I always seem to find myself defending slash. I don't really know why. I don't write slash (I don't write fic of any kind). I read it extremely rarely. On first glance, I don't appear to have any horse in this race. But post like this one from Gav Reads never fail to rub me the wrong way. (To be fair to Gav, he wrote this post as part of an ongoing discussion he was having with [livejournal.com profile] sophiamcdougall and others at Eastercon, and I think it comes from a curious-trying-to-understand-slash rather than a this-stuff-is-icky-why-do-you-write-it position.) [livejournal.com profile] sophiamcdougall's response goes some way in explaining why this issue matters to me. In one of her comments, she sets out the argument in relation to slash at its most positive and socially responsible:

But a lot of people find that it is liberating. I know queer people who have found enormous solace in slash as they go through the coming out process and beyond. (I kind of AM such people). And I know straight women who have found it a space to shed inhibitions and create for themselves something mainstream culture is not very interested in providing for them, and they have felt liberated by that. It's pretty presumptuous to say that they're wrong about they're own experience.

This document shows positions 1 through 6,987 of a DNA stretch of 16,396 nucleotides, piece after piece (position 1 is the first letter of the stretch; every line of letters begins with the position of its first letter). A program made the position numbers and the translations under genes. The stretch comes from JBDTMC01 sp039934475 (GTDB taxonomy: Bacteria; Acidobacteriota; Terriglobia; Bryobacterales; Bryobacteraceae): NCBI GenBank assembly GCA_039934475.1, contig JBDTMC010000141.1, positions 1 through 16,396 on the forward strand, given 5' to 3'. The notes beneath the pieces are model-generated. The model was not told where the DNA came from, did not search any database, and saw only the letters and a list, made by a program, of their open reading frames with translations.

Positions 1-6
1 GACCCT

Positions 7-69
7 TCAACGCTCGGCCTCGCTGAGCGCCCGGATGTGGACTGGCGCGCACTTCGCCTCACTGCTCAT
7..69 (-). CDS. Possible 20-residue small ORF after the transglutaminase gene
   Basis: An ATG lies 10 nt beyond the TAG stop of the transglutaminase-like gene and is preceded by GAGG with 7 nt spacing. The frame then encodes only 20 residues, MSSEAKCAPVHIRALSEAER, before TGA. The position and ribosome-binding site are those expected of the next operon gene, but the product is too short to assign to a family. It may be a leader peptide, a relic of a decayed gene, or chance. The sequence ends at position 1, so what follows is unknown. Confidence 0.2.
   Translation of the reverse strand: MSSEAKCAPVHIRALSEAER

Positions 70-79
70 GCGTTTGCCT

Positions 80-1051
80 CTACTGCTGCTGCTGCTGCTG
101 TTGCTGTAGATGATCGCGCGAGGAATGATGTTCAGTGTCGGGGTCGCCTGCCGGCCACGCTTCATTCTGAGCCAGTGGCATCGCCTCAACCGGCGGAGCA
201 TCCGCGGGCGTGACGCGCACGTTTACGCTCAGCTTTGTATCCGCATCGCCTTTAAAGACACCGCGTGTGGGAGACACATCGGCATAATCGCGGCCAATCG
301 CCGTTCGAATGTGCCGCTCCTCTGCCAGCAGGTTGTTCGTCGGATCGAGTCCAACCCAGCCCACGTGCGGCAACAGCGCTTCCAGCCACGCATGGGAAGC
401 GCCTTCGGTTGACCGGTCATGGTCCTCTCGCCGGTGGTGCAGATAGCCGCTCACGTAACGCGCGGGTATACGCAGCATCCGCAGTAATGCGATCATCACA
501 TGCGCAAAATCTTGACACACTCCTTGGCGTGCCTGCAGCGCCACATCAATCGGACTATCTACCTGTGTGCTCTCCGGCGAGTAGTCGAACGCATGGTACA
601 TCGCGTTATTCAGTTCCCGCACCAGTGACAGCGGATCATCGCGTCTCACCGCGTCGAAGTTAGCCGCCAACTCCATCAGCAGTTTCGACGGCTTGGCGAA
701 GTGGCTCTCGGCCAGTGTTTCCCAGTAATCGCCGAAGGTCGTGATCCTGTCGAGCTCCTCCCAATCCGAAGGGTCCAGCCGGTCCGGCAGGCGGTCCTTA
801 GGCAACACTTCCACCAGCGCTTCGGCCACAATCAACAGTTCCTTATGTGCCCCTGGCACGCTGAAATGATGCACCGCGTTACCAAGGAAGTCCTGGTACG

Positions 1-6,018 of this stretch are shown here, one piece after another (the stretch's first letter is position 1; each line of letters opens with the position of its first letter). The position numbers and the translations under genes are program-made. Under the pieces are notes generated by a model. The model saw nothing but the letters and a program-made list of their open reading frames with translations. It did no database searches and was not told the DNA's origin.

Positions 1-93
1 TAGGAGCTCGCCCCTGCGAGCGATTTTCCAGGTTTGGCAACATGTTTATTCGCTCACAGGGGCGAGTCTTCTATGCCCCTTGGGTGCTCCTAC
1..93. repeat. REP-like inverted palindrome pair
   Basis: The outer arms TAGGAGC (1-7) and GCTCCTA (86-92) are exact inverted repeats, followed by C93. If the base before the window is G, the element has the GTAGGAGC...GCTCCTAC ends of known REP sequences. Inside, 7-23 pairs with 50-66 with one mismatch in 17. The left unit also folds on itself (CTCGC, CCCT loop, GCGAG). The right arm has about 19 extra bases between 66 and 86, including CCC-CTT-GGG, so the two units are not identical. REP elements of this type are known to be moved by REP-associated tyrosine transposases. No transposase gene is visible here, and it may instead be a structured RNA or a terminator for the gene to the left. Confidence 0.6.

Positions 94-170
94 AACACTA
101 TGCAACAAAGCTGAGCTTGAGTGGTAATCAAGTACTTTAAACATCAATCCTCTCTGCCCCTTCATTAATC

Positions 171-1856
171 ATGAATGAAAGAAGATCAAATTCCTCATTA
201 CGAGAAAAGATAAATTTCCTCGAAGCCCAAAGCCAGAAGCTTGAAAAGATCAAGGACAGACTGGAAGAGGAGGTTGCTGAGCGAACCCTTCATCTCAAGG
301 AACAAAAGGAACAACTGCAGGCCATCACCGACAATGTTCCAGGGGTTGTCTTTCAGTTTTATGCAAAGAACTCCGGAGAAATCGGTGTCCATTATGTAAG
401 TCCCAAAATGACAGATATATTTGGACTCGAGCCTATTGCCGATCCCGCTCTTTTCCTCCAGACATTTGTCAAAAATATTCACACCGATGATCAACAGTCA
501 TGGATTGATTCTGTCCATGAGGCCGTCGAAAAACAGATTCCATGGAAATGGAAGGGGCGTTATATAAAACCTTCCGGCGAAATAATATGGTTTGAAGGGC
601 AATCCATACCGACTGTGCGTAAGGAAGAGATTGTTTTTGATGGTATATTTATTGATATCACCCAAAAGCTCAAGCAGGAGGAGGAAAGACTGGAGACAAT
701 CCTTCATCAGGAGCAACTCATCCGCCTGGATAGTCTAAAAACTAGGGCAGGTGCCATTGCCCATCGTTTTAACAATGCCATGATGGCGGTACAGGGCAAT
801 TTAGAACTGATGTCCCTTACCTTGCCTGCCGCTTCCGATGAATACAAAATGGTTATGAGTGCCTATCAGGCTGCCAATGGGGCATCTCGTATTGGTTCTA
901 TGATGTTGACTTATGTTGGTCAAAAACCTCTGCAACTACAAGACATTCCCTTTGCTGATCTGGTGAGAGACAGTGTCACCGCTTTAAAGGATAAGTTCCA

Of course, people write slash for a variety of reasons, and I've often felt that some of the unease or disgust people feel with it is due to the fact that it is a form of writing mainly written by and for women (cf romance novels and chick-lit), and in particular as an expression of female sexuality. It's indefensible to criticise it (at least it alone) on grounds of implausibility, as a relationship between, say, Harry and Draco is equally as implausible as one between Draco and Ginny (or, indeed, a gen AU where Harry and Draco have traded places).

Ultimately, I think the reason why I constantly leap to the defence of slash is because I am someone who has spent a lifetime engaging with the written word. Nothing gives me greater pleasure. My way of engaging with words is to analyse, discuss, review and study. If slash writers' way is to write m/m porny fanfic, who am I to stop them?
dolorosa_12: (Default)
I always seem to find myself defending slash. I don't really know why. I don't write slash (I don't write fic of any kind). I read it extremely rarely. On first glance, I don't appear to have any horse in this race. But post like this one from Gav Reads never fail to rub me the wrong way. (To be fair to Gav, he wrote this post as part of an ongoing discussion he was having with [livejournal.com profile] sophiamcdougall and others at Eastercon, and I think it comes from a curious-trying-to-understand-slash rather than a this-stuff-is-icky-why-do-you-write-it position.) [livejournal.com profile] sophiamcdougall's response goes some way in explaining why this issue matters to me. In one of her comments, she sets out the argument in relation to slash at its most positive and socially responsible: